In my particular Oakland neighborhood, not that many people smoke or binge drink (about 13%) and a lot of us exercise (about 80%). Not bad. We’re even doing a tad better than the city of Oakland overall, where 14% of people binge drink, nearly 16% smoke and closer to 75% of people regularly engage in physical activity. People of downtown Oakland, give yourselves a mildly enthusiastic pat on the back.
All this is according to a new interactive map from the Centers for Disease Control’s 500 Cities Project, which looks at smoking rates, obesity prevalence, and binge drinking habits, in addition to insurance rates and other health risk factors, across 500 of America’s largest cities. The project uses statistical modeling and data from the CDC Behavioral Risk Factor Surveillance System, the 2010 Census and the American Community Survey to look at 27 chronic disease measures on a local level.
The hope is to allow public health officials to better target resources at communities that need them. Using the data, for example, the town of Brockton, Mass. was able to determine that prevalent health conditions like asthma, high blood pressure and elevated cholesterol were not due to unhealthy behaviors, and instead focus on other potential causes, like neighborhood safety and a local lack of fresh, nutritious food.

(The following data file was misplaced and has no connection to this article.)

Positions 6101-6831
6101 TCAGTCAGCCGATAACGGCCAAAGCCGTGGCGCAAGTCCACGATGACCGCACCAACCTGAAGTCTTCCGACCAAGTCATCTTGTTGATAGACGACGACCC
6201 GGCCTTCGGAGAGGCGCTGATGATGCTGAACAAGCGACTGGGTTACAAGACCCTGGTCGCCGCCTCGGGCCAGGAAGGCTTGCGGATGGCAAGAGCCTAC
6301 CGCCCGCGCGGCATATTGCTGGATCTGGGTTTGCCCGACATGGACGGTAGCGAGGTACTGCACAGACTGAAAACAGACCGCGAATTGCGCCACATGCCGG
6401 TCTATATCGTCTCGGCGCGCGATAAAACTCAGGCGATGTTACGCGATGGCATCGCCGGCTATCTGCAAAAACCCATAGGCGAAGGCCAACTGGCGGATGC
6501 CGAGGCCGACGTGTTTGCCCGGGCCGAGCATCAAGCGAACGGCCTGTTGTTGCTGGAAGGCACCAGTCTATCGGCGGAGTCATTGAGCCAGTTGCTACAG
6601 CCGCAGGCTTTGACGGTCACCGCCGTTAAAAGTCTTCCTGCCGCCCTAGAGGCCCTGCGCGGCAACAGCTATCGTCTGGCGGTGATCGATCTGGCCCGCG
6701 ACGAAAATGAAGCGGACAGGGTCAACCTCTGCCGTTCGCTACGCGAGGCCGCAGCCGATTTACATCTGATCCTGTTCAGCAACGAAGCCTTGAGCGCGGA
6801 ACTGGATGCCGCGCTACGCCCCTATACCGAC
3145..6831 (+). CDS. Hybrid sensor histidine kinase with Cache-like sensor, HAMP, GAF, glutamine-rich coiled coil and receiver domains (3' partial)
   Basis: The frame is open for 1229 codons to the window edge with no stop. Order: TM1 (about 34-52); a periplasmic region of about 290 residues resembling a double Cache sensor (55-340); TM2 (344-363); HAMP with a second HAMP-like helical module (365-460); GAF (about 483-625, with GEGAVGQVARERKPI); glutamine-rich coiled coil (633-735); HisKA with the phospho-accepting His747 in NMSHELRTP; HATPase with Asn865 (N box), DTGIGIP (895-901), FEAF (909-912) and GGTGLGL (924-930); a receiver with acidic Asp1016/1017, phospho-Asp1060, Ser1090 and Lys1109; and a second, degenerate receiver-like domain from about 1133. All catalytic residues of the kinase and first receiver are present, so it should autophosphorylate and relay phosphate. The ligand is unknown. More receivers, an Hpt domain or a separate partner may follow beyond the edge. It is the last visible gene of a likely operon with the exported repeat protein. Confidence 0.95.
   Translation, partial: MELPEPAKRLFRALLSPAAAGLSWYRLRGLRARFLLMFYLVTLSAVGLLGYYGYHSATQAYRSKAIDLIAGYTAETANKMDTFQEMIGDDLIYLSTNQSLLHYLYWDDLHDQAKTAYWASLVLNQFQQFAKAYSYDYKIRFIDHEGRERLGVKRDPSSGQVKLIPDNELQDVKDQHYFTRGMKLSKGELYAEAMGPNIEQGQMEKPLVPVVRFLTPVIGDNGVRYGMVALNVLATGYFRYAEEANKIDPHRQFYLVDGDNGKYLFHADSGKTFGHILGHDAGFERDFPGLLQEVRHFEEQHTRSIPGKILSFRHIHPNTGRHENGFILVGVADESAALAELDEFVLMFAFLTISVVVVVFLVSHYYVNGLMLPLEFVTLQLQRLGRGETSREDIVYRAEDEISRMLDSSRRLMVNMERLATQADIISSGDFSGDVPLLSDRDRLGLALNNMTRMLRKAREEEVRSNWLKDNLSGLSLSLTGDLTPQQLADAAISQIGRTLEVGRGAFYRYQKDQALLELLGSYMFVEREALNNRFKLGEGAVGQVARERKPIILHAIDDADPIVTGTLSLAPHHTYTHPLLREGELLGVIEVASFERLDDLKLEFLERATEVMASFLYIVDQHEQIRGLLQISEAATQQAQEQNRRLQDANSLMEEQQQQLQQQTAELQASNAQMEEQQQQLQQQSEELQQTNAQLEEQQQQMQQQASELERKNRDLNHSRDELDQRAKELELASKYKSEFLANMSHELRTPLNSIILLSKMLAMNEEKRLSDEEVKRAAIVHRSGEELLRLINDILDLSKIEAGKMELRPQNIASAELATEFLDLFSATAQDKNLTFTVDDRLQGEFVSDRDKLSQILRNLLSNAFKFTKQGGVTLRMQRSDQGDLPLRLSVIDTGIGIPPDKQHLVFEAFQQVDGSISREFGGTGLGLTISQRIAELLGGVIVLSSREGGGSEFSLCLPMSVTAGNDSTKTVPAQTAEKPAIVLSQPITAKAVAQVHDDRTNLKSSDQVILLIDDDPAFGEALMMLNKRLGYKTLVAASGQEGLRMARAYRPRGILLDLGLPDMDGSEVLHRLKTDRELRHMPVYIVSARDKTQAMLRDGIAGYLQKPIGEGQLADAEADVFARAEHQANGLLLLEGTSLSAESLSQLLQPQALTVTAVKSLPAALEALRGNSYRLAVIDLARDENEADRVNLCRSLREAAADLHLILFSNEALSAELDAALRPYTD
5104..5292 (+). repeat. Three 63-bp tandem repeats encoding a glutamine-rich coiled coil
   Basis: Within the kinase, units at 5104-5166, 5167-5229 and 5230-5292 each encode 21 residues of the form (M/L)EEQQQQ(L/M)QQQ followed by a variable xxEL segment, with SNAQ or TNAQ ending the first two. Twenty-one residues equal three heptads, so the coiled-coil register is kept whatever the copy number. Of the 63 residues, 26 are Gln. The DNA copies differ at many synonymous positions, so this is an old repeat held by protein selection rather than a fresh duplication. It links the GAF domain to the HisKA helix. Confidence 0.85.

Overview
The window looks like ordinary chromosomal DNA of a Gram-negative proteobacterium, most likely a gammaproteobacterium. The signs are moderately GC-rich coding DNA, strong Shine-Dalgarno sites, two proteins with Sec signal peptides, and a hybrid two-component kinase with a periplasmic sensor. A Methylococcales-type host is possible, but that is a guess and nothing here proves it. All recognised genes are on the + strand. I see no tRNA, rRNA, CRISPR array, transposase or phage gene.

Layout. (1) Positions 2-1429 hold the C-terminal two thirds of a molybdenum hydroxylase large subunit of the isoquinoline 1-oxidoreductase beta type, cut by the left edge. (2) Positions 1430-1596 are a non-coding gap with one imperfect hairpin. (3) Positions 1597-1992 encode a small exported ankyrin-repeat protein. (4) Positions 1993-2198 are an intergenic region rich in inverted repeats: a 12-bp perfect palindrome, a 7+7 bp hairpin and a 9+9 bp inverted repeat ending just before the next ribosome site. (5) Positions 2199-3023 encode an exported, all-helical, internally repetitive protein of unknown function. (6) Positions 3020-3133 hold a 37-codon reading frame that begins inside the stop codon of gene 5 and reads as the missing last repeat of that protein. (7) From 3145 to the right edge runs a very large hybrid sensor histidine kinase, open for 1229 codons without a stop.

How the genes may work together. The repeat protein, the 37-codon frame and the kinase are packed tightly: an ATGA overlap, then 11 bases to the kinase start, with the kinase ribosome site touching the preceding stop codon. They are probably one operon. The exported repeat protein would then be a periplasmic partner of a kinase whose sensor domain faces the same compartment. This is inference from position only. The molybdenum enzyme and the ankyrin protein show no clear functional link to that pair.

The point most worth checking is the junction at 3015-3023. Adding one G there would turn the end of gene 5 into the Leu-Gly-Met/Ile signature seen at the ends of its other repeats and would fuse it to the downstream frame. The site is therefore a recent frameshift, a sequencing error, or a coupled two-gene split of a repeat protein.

In Oakland, I was able to clearly see how socioeconomic conditions impact health. Take dental visits. In a more mid-income neighborhood like mine, somewhere around half the people went to the dentist in the past year. But in neighborhood in Oakland Hills, which is wealthier, more than 75% of people made regular trips to the dentist. In less wealthy neighborhoods, like West and East Oakland, those numbers dipped to around 40%.
Ditto for health insurance, where the Oakland Hills were much less likely to be uninsured.
There were also more surprsing trends. In East Oakland, a few square blocks along the 580 freeway had significantly higher blood pressure than the surrounding areas, some of which had the lowest rates. That area also had lower incidents of binge drinking and smoking.
In San Francisco, meanwhile, there was a prevalence of binge drinking in the Marina District, which, for those familiar with the area, might not come as a surprise. But the data also highlighted a pocket of the Fillmore district where far fewer people seemed to be exercising, high rates of heart disease in one particular sliver of the Mission, and high blood pressure around UCSF—curious trends that public health officials might want to look into.
Check out the site for a look at how healthy your neighborhood is:
[The 500 Cities Project]